Stat It: Cactus Solo

So it has come to my attention that Cactus Games has released some Solo Rules for roleplaying. I was gonna put this off for a while, but the update has me intrigued enough to try out the old version and see if it’s worth the upgrade. One thing I want to note is the direct difference. The table of contents is found at the very end of the copy I have, while the updated copy has it in the front.

Let me repeat the warning in advance. What I have is an old copy of the Solo Gaming Rules. They are in no way the updated rules. Bare this in mind when talk about this, as there might be things that are either absent from the game or added to the game. A good example is whenever I point out a problem. Chances are, said problem is fixed.

This is gonna be a departure from other games I’ve done, as I will go through the book cover to cover, hitting points along the way to the point where it’d essentially be more of a review than a game. Besides, the game instructions on how to play are also step by step, so I’ll learn as I play.

It begins simple enough; the game instructs me to make a character by naming myself and the character I play. It even dates when I made the sheet. Then it asks for a random stat generation, done with 2d6s.

[Roll: 7]

Alright, so I got a seven, which results in me having above average Willpower. The game gives me a Basic D&D feel, where rolling low is a good thing. However, instead of a d20, I have to roll on 3d6 or less and I roll when being attacked instead of attacking. I like this feel, but I’m sort of confused with the example.

Your character has a ‘Willpower’ score of 9. He is attacked and must defend himself so he needs to roll a 9 or less on 3d6 for his ‘To Hit Roll’ to hit.

The way the rule implies, in order to successfully defend yourself, you need to roll more than 9. I think the game means to succeed, as hit tends to be synonymous with succeed. Other than that, it’s all good.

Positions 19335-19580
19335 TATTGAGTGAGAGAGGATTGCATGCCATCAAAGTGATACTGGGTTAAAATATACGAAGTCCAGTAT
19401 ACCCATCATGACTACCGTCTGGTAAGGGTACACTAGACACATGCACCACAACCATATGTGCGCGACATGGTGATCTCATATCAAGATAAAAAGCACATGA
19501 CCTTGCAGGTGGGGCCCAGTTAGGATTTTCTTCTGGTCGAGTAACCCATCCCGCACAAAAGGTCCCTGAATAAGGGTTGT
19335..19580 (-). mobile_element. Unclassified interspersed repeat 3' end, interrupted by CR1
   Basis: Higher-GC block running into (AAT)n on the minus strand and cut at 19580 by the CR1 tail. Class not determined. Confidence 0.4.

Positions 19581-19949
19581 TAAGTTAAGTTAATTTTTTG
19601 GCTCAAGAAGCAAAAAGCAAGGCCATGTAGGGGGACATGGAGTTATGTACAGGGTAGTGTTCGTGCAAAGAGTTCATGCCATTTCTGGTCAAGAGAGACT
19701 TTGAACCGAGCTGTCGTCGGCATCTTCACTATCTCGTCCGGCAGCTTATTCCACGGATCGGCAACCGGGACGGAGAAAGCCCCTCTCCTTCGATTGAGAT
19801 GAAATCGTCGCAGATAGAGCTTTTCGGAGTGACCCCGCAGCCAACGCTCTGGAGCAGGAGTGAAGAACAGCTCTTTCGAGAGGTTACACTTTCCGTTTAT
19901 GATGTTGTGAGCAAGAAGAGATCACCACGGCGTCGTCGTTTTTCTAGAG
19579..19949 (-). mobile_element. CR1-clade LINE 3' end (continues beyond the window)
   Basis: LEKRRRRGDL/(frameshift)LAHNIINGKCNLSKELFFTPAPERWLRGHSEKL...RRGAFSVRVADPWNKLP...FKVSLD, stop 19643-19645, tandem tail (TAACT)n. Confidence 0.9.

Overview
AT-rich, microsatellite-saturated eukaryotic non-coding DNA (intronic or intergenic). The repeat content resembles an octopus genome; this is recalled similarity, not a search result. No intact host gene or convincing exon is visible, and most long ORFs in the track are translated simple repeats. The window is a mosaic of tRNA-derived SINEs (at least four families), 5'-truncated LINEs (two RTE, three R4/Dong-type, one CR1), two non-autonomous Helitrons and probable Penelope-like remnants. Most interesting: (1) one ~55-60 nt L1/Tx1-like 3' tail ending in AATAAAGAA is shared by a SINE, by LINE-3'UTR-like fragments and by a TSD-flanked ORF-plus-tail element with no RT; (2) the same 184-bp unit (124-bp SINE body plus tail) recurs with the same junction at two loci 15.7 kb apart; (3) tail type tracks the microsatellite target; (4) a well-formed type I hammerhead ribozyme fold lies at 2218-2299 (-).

Seems there’s two stats in the game, Willpower and Knowhow. They are a mash up of the first three and last three stats of D&D respectively. So far, I really like the creation system.

[Roll: 8]

This makes my character very intelligent. Now I take my two stats together and mash them up to make my hit points or “Killpoints” in this game. They become 14. Next, I’ll roll my Physical Appearance and Luck.

[Rolls: 4 and 7]

So while my character’s pretty ugly, he’s decently lucky. The last stat to generate is a catch all stat. It’s how much additional weight you can carry during a burst, being able to catch stuff, holding your breath, unravelling clues, hearing noise, and detecting poisonous via smell all rolled into one.

[Roll: 6]

This gives me a plethora of stats, but now my character’s halfway done. We now get one free adventuring skill. But let’s do random generation again, because that’s always fun.

[Roll: 74]

My character is streetwise and has a contact by the name of Zay-J that I can talk to for information. Meanwhile, I can also check to see if my character starts with a magic scroll, which is what the game had instructed.

[Roll: 7]